I think I know the two guys who said this was okay ... they’re real jokers who like to steal water from triathletes, so they don’t have to carry their own. Yes, I made that up. The real explanation may have to do with my survey question, which included handlebar-mounted bottles, which used to be popular (i.e., in the 1930s). Maybe we’ve got a couple retro-types in the group.
A final note: UCI 1.3.024 bis also states, “It is forbidden to place an empty bottle (without any liquid) on the bicycle.” I guess this is why racers always discard their empty bottles: they’re just following the rules! Since fans get to retrieve these discarded bottles, it’s a win-win.
8th Most Fredtastic: aero bars
Okay, that same Google search shows that virtually all WorldTour cyclists use aero bars during time trials. So why is it that only 5% of my panel found aero bars acceptable on club rides, while 32% said borderline and 62% said Fredtastic?
Well, racing a time trial with these bars is one thing (we might tell ourselves we have to, because our competitors are), but why would you ever train with them? What’s that you say? “Practice”? Who needs to practice?
In 1990, on the night before the collegiate national championship team time trial, my UCSB teammates and I finally got around to installing the aero bars on our funny bikes. These were the über-cool kind of TT bike (now illegal) that had a smaller front wheel and down-sloping top tube. We’d only ridden these bikes once (in the conference championship TTT), and that was just with the bullhorn bars. Four of us had never tried aero bars on any bike. So, after mounting the aero bars, we took one short test ride, in the dark, through downtown Palo Alto. Given that we rode the bikes flawlessly the next day, winning the TTT, the single, brief test run was (by definition) all the practice we needed. So why would anybody need to train with these bars on an ongoing basis? You might as well have a sign around your neck saying, “I have a confidence problem,” or “I am a slow learner.”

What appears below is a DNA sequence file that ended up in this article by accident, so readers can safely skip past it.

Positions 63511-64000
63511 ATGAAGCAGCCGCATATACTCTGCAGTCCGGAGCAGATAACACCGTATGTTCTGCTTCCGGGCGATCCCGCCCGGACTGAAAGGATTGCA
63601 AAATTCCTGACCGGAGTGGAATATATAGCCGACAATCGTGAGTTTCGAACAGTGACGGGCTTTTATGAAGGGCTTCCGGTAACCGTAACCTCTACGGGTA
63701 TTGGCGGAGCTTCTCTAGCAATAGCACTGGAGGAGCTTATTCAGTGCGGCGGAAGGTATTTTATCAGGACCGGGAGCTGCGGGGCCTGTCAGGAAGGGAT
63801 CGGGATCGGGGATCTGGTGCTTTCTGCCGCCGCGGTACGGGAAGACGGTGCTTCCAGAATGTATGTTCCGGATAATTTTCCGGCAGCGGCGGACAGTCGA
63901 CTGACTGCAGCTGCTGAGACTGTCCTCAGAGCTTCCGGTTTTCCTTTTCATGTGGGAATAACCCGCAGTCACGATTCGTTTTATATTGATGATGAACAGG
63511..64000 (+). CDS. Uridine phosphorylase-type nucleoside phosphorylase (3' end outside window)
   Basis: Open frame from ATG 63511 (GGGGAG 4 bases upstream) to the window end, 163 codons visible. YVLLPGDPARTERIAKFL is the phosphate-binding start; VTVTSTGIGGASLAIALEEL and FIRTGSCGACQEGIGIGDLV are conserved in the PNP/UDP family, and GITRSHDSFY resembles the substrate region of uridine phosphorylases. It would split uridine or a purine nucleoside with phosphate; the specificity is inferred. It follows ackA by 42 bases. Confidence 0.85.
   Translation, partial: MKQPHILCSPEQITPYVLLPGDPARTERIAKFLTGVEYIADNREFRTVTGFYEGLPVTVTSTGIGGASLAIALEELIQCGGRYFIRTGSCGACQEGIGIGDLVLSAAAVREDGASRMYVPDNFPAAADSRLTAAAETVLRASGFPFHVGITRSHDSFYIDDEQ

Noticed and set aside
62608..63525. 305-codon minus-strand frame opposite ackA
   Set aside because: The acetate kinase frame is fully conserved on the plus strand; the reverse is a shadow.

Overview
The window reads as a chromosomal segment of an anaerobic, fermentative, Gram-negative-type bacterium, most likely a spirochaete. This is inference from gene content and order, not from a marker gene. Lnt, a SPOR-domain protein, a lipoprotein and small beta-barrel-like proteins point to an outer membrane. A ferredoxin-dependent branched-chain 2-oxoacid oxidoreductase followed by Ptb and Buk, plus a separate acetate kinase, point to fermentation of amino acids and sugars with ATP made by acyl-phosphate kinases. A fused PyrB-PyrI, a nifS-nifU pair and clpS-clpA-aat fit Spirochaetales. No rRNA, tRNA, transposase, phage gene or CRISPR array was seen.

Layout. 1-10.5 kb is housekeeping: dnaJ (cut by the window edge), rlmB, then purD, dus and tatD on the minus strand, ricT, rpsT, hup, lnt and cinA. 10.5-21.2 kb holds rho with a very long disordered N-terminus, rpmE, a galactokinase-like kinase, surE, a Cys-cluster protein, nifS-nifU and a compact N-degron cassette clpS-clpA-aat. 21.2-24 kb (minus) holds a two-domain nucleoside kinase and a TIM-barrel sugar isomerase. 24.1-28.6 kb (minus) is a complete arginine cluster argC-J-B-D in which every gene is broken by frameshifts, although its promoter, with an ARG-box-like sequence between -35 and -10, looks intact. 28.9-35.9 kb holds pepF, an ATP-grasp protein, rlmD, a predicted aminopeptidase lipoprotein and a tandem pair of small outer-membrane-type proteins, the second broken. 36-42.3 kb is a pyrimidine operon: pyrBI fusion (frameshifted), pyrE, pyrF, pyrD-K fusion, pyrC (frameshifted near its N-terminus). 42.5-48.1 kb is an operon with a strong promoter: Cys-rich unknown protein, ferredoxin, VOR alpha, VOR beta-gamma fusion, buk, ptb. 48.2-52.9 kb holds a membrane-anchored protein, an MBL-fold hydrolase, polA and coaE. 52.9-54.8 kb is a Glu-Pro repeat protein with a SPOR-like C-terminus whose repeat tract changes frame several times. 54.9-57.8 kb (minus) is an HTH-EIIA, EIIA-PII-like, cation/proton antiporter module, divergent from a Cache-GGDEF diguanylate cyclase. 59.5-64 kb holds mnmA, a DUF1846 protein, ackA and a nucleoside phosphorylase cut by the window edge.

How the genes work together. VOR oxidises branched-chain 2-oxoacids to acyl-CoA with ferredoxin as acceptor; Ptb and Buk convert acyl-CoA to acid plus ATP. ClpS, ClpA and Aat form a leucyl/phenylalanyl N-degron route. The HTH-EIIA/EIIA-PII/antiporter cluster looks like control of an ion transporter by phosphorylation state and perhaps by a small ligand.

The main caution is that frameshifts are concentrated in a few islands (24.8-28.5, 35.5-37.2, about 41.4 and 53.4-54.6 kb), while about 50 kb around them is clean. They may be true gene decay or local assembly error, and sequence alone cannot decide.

I guess the other problem with showing up to a club ride with aero bars is that, since nobody else is using them, you might appear to be seeking some kind of equipment advantage. Notwithstanding the fact that some roadies train on deep-dish carbon wheels, we’d all like to pretend that on training rides we prefer a level playing field.
7th Most Fredtastic: big puffy jacket
I see people on fancy-pants road bikes with standard-issue Lycra bike shorts and then these big poofy nylon jackets, like an inverted MC Hammer. This kind of jacket looks way too warm and there’s no way it’d scrunch up small enough to stuff in a jersey pocket, or even in the Fred’s oversized seat bag. Experienced cyclists know to wear thin layers and constantly make adjustments (zipping, unzipping, scrunching down arm warmers, stowing things, etc.) instead of alternately suffocating and freezing.
6th Most Fredtastic: not holding line